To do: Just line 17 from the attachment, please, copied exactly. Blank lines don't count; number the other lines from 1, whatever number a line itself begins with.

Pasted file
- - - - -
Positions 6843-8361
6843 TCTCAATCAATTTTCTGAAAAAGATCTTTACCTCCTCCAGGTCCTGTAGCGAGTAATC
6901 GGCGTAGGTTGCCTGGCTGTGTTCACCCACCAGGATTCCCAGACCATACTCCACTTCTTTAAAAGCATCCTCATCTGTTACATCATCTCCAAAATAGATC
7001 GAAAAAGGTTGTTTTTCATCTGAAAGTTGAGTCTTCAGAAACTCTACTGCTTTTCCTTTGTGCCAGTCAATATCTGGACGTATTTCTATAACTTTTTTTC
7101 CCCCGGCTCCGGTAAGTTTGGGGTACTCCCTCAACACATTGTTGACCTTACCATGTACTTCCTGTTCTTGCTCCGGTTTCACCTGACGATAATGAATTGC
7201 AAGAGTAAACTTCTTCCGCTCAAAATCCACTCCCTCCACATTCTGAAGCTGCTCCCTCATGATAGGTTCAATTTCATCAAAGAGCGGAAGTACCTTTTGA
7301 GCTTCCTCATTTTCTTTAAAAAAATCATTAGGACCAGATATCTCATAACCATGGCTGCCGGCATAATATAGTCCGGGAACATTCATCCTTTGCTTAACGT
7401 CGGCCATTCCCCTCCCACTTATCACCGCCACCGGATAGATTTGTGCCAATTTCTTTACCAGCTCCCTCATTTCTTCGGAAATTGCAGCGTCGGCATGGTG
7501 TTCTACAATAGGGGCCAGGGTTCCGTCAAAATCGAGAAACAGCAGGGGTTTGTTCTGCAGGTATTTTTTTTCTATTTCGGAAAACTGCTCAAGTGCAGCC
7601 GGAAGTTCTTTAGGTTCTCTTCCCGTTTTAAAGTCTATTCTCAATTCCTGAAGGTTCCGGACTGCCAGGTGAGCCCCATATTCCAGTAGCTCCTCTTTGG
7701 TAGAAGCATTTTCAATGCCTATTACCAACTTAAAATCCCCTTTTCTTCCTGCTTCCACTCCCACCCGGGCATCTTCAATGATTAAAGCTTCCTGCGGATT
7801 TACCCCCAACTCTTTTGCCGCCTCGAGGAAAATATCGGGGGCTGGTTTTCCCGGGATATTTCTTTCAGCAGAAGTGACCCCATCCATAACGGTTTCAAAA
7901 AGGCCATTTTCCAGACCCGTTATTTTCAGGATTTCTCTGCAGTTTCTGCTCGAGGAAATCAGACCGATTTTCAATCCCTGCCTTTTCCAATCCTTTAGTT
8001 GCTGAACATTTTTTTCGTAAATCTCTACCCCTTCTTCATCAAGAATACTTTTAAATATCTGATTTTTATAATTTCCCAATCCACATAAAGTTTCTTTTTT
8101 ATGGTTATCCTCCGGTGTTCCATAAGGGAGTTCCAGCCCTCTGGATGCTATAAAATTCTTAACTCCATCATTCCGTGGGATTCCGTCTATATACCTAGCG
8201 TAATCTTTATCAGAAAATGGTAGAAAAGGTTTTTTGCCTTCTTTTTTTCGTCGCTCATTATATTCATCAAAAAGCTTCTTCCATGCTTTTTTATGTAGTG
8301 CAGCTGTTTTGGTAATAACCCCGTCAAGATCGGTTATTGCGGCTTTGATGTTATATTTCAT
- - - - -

8301 CAGCTGTTTTGGTAATAACCCCGTCAAGATCGGTTATTGCGGCTTTGATGTTATATTTCAT